Alexei Ramirez 1279 .261 .295 .383 87 -22.1 6.9 2.9

Notably, it wasn’t Abreu, but rather Avisail Garcia (565, 1.4), who led the club in wins this past season. ZiPS forecasts significant regression for Garcia in 2018, however: indeed, even with the benefit of a projected .339 BABIP, his batting average is expected to drop 50 points. Are you familiar with Yolmer Sanchez? A lot of people in the world aren’t. He finished third on the club in WAR this past season, though. ZiPS calls for him to do that again.

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2018 ZiPS Projections – Milwaukee Brewers

After having typically appeared in the hallowed pages of Baseball Think Factory, Dan Szymborski’s ZiPS projections have now been released at FanGraphs for half a decade. The exercise continues this offseason. Below are the projections for the Milwaukee Brewers. Szymborski can be found at ESPN and on Twitter at @DSzymborski.

Batters
The Brewers entered the 2017 campaign, in theory, as a rebuilding club. Between 2015 and -16, the organization had traded Khris Davis, Mike Fiers, Carlos Gomez, Jonathan Lucroy, and Jean Segura, all of whom had served as regulars for the team. In their place emerged a collection largely of unproven, if promising, talent — but not one, it seemed, designed to compete in a division that also featured the defending world champions.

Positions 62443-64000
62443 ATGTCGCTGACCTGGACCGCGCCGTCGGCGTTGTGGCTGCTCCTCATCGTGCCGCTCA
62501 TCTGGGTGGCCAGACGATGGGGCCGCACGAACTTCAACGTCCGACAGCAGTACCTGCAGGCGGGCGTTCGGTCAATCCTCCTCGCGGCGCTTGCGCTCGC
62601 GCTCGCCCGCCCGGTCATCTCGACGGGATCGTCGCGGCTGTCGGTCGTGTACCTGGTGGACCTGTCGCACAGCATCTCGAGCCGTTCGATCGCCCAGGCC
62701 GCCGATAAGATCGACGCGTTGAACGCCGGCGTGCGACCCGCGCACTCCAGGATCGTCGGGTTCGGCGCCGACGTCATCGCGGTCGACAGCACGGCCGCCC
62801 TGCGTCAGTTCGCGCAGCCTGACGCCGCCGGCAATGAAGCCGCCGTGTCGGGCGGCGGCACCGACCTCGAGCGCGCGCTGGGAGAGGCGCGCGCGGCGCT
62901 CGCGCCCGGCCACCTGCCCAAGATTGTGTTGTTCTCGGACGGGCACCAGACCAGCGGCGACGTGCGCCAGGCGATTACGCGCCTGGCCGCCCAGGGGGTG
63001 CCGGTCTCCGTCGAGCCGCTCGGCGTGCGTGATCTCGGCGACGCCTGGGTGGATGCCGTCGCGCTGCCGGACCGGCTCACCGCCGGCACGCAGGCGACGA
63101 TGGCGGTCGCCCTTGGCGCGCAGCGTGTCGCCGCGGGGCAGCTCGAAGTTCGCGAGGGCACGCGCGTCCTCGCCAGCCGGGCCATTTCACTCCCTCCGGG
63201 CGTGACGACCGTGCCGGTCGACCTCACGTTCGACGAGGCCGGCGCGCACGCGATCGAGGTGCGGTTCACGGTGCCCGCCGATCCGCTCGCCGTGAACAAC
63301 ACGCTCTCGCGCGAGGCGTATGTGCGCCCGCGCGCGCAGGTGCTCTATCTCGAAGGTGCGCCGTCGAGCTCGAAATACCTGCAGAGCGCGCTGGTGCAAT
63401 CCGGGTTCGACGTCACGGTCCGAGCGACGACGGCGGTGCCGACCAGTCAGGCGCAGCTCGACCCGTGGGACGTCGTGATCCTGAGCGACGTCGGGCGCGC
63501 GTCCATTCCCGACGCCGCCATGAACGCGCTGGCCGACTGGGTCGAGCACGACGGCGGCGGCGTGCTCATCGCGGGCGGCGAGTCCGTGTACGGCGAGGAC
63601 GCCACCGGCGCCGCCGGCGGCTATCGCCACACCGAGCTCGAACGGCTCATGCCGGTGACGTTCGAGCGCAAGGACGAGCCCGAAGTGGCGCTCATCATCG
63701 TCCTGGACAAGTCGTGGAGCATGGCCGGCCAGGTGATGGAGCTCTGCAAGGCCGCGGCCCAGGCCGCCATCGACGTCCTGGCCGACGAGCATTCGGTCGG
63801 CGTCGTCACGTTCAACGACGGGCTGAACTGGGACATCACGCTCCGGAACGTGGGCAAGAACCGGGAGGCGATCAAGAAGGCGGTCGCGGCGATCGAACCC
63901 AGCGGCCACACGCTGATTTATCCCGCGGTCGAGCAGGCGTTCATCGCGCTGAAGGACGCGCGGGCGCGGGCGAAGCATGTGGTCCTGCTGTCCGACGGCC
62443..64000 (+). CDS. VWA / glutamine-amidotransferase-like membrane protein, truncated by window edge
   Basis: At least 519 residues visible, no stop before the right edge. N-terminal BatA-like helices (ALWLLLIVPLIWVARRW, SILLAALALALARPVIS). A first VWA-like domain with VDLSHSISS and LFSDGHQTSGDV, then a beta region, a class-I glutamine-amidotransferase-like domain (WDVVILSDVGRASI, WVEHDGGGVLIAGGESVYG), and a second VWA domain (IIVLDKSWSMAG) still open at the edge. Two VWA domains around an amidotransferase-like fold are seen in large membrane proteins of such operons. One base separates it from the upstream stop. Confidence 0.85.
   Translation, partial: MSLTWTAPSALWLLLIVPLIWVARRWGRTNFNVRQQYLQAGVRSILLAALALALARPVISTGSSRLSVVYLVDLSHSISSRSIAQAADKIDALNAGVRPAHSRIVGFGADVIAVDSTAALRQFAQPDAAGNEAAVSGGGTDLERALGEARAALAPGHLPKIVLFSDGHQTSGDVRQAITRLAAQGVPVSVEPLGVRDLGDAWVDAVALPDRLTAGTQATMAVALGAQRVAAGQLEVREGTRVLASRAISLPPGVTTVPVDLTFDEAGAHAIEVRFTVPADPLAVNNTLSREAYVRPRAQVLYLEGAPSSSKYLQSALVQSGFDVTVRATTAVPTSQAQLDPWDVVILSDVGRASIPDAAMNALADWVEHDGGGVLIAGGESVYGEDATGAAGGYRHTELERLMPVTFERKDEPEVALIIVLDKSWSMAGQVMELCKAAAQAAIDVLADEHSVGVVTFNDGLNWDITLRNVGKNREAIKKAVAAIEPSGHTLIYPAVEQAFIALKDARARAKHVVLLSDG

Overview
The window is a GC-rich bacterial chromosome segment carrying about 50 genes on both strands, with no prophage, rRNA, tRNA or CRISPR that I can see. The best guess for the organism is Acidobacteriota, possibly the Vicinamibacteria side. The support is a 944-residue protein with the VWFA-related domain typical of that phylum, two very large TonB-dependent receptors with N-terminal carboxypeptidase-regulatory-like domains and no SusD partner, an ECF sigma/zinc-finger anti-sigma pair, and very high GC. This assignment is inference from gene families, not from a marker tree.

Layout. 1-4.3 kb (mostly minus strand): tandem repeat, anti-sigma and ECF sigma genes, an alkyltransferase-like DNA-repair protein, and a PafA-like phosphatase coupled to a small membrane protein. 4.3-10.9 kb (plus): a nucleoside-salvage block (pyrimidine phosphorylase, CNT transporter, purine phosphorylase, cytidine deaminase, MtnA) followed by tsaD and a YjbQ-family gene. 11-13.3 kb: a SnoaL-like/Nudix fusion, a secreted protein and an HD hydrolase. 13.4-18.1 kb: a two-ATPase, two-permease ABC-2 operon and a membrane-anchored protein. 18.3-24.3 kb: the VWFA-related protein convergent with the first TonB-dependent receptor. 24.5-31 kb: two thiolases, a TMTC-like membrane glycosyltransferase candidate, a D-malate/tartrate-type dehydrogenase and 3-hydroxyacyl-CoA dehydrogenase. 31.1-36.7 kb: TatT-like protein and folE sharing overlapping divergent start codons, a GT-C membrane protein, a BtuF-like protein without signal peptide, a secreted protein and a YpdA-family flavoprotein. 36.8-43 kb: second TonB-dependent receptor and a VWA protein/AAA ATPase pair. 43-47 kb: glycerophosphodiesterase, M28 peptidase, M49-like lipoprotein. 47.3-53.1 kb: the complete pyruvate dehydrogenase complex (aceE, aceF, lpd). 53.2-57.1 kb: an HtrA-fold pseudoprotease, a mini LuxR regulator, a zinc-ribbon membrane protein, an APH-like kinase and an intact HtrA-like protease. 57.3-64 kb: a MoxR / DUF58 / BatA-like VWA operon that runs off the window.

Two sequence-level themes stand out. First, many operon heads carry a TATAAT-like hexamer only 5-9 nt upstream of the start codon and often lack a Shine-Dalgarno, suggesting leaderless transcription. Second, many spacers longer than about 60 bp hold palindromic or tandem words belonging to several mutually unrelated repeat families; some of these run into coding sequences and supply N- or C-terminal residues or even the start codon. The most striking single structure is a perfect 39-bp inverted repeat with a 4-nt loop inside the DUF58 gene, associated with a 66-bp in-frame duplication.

What happened instead is Milwaukee led the NL Central into late July and missed a Wild Card slot by a mere game. The club’s position players ranked 17th in the league by WAR, which seemed improbable after the exodus of talent.

The successful 2017 team, however, doesn’t necessarily represent a baseline for the 2018 one. While one might expect the projections for the next iteration of the Brewers to reflect a club prepared to take another leap forward, that’s not what one finds here. Only two players, Domingo Santana (566 PA, 2.3 zWAR) and Travis Shaw (573, 2.7), are forecast by Dan Szymborski’s computer to transcend the two-win threshold. Meanwhile, both of the club’s starting middle infielders, Orlando Arcia (599, 1.4) and Jonathan Villar (526, 1.0), profile as something more like useful part-time players than first-division regulars.

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2018 ZiPS Projections – Los Angeles Dodgers

After having typically appeared in the hallowed pages of Baseball Think Factory, Dan Szymborski’s ZiPS projections have now been released at FanGraphs for half a decade. The exercise continues this offseason. Below are the projections for the Los Angeles Dodgers. Szymborski can be found at ESPN and on Twitter at @DSzymborski.